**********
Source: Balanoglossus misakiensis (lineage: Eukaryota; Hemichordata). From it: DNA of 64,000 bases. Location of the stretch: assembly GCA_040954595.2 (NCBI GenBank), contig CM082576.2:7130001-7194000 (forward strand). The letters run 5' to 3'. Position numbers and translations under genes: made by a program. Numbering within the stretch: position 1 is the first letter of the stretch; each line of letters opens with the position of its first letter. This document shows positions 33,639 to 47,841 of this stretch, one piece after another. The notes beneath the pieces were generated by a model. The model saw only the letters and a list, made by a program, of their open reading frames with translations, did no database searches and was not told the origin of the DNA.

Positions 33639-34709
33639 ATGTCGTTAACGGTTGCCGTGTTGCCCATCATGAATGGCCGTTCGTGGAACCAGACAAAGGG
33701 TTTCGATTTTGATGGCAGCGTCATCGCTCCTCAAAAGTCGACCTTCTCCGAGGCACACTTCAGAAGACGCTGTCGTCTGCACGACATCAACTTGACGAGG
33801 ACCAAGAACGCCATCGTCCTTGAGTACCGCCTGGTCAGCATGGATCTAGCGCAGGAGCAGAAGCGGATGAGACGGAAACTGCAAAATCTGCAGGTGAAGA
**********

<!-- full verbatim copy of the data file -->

Source: Balanoglossus misakiensis (lineage: Eukaryota; Hemichordata). From it: DNA of 64,000 bases. Location of the stretch: assembly GCA_040954595.2 (NCBI GenBank), contig CM082576.2:7130001-7194000 (forward strand). The letters run 5' to 3'. Position numbers and translations under genes: made by a program. Numbering within the stretch: position 1 is the first letter of the stretch; each line of letters opens with the position of its first letter. This document shows positions 33,639 to 47,841 of this stretch, one piece after another. The notes beneath the pieces were generated by a model. The model saw only the letters and a list, made by a program, of their open reading frames with translations, did no database searches and was not told the origin of the DNA.

Positions 33639-34709
33639 ATGTCGTTAACGGTTGCCGTGTTGCCCATCATGAATGGCCGTTCGTGGAACCAGACAAAGGG
33701 TTTCGATTTTGATGGCAGCGTCATCGCTCCTCAAAAGTCGACCTTCTCCGAGGCACACTTCAGAAGACGCTGTCGTCTGCACGACATCAACTTGACGAGG
33801 ACCAAGAACGCCATCGTCCTTGAGTACCGCCTGGTCAGCATGGATCTAGCGCAGGAGCAGAAGCGGATGAGACGGAAACTGCAAAATCTGCAGGTGAAGA